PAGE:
What's the Solution for a Coddled American Mind?
A new book explains how we've set younger generations up for failure.
Posted September 18, 2018
I recently watched Fareed Zakaria interview Jonathan Haidt, co-author of a new book, The Coddling of the American Mind: How Good intentions and Bad Ideas Are Setting Up a Generation for Failure. Haidt sees the current generation of college students as markedly different from millennials and earlier generations by having been overprotected by their parents.
Haidt notes that somewhere in the 1980s or 1990s, parents got the idea that if children were allowed to play outside without adult supervision, they might get abducted. This was in marked contrast to previous generations of children freely playing games, making rules, resolving conflicts, and learning critical social skills.
As a result, there has been a significant increase of overwhelming stress, crippling anxieties, and depression among today’s college students. They have become fragile, unable to face challenges, more susceptible to the power of words, and offended by free speech (e.g., reporting a professor’s utterance of just one offensive word during an hour’s lecture as grounds for dismissal).
In the opening pages, Haidt focuses on three "Great Untruths:" the Untruth of Fragility, that exposure to stressors makes us weaker; the Untruth of Emotional Reasoning, that feelings, although compelling, are unreliable; and the Untruth of Us Versus Them, which leads to prejudice and “microaggressions” against others.
Haidt does not blame the current generation and recognizes the enormous pressures to perform academically. Instead, he blames their overprotective parents. He identifies six contributing causal influences: our rising political polarization and cross-party animosity; rising levels of teen anxiety and depression; changing parenting practices; the decline of free play and risk-taking; the growth of campus bureaucracy; and an increasing passion for social justice with changing ideas of what justice requires.
As a clinical psychologist, I feel qualified to speak to one of these contributing influences—the rising levels of teen anxiety and depression. Haidt makes it clear that he favors cognitive behavioral therapy (CBT), recommending it even for those who do not experience depression or anxiety. He includes a CBT starter worksheet in his index.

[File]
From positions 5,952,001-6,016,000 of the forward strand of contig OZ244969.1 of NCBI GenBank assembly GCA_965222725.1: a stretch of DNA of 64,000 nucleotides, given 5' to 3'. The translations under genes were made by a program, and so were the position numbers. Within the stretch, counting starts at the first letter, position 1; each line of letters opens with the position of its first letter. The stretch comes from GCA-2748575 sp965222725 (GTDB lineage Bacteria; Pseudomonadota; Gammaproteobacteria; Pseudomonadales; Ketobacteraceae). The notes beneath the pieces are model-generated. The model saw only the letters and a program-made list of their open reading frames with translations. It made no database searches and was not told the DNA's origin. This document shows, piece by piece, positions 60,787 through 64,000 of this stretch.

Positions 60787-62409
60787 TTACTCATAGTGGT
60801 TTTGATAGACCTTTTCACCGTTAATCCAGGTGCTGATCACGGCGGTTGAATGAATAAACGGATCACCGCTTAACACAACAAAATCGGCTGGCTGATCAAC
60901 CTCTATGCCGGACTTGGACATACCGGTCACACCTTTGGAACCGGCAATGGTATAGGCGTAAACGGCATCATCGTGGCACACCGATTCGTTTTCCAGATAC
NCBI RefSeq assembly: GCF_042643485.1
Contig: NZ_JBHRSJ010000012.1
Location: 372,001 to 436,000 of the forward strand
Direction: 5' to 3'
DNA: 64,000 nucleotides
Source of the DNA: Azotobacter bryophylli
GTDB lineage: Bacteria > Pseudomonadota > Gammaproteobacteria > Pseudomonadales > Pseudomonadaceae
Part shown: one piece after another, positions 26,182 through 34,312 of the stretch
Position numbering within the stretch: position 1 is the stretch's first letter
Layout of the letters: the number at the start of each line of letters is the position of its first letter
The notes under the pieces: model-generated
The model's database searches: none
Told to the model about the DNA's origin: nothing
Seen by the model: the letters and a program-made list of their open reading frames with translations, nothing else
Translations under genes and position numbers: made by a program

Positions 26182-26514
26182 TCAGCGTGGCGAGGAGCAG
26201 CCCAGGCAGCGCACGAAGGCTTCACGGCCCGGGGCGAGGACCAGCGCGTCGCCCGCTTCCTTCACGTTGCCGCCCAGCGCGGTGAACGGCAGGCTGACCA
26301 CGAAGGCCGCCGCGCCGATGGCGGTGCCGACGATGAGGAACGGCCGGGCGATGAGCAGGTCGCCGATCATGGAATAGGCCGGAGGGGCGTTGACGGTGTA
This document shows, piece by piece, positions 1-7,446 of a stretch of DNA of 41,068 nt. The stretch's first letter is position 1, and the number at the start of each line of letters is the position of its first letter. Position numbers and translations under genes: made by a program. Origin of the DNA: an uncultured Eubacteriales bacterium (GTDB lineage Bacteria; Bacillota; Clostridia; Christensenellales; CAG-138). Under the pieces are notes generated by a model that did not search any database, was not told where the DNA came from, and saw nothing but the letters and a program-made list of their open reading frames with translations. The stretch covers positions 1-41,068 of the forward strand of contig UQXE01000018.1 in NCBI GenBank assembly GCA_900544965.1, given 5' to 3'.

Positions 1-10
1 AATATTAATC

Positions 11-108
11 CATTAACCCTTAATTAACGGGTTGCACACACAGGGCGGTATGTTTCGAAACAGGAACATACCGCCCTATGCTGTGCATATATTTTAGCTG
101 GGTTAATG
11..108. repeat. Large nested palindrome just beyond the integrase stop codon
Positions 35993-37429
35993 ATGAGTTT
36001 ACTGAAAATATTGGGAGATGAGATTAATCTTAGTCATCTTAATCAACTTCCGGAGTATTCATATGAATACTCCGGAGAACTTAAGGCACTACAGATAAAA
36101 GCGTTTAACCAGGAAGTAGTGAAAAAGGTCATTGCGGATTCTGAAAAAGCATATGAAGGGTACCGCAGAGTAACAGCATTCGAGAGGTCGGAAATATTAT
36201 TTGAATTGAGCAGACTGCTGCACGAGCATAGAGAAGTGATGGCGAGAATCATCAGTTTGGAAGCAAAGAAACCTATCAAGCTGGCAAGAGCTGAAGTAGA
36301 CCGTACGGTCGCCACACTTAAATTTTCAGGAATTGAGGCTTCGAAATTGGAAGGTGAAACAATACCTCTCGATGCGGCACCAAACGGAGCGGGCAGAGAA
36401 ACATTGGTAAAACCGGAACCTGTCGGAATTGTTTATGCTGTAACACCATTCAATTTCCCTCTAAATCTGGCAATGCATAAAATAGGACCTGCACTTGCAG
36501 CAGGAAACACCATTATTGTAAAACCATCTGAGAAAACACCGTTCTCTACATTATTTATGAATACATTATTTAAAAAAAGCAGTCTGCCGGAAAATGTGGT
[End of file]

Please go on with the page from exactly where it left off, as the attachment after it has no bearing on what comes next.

In his chapter on The Untruth of Emotional Reasoning, Haidt lauds Aaron Beck, the founder of CBT, for upending the Freudian idea that mental disorders are based upon unresolved childhood conflict and that to treat depression, you have to address the underlying problem. Beck believed we could sidestep the time required to recognize and resolve the underlying conflict by simply challenging the negative beliefs associated with depression using reason.
Haidt portrays the evidence that CBT works as overwhelming and cites others that it is effective for anorexia, bulimia, obsessive compulsive disorder, anger, marital discord, and stress-related disorders. Yet, if CBT were as effective as Haidt claims it to be, and since it has been the favored therapy among college counselors for over 30 years, we would not be beleaguered with excessive stress, anxiety, and depression on college campuses.
According to a 2012 meta-study undertaken by the Department of Health and Human Services, the pooled rates for treating anger and aggression with CBT versus other psychotherapies was virtually identical (66-69 percent vs. 65-70 percent). The response rates for depression were a little better, at 51-87 percent vs. 45-70 percent. And the response rate for generalized anxiety was only 46 percent, without another therapy for comparison. Relapse rates were not included.
A study for the Departments of Defense and Veteran Affairs conducted in 2015 by New York University found 60 to 72 percent of PTSD patients who received cognitive processing therapy (a version of CBT) retained a significant PTSD diagnosis following treatment.
Both CBT and CPT are based upon a mechanical cause-and-effect model, going back to B.F. Skinner from the early 1950s. CPT uses this model by inserting a rational thought between the stimulus (memory of traumatic event) and the response (PTSD symptom), thereby interrupting the response. The problem, of course, is that with daily practice and hard work, nothing is resolved—symptoms are just buried, out of mind, waiting to reemerge.
Although CBT undeniably is effective with some clients some of the time, the claim of “evidence-based” is misleading. It may be evidence-based insofar as it has been subject to more published studies. But being published requires statistical significance, which overlooks the unpublished studies that found no significance.
But back to Haidt’s thesis of how our current college generation was set up for failure; particularly our cross-party animosity, growth of campus bureaucracy, and lack of free speech are worthy of discussion. But I wouldn't want to bet on his or anyone's recommendations for change.
This blog was co-published with PsychResilience.com.
Haidt J & Lukianoff G (2018). The Coddling of the American Mind: How Good Intentions and Bad Ideas Are Setting Up a Generation for Failure, Penguin Press
Hofmann SG, et al, (2012). The Efficacy of Cognitive Behavioral Therapy: A Review of Meta-analyses, Journal of Cognitive Behavioral Research
Steenkamp MM, et al, (2015). Cognitive processing therapy, prolonged exposure improve military-related PTSD despite high non-response rates, Journal of American Medical Association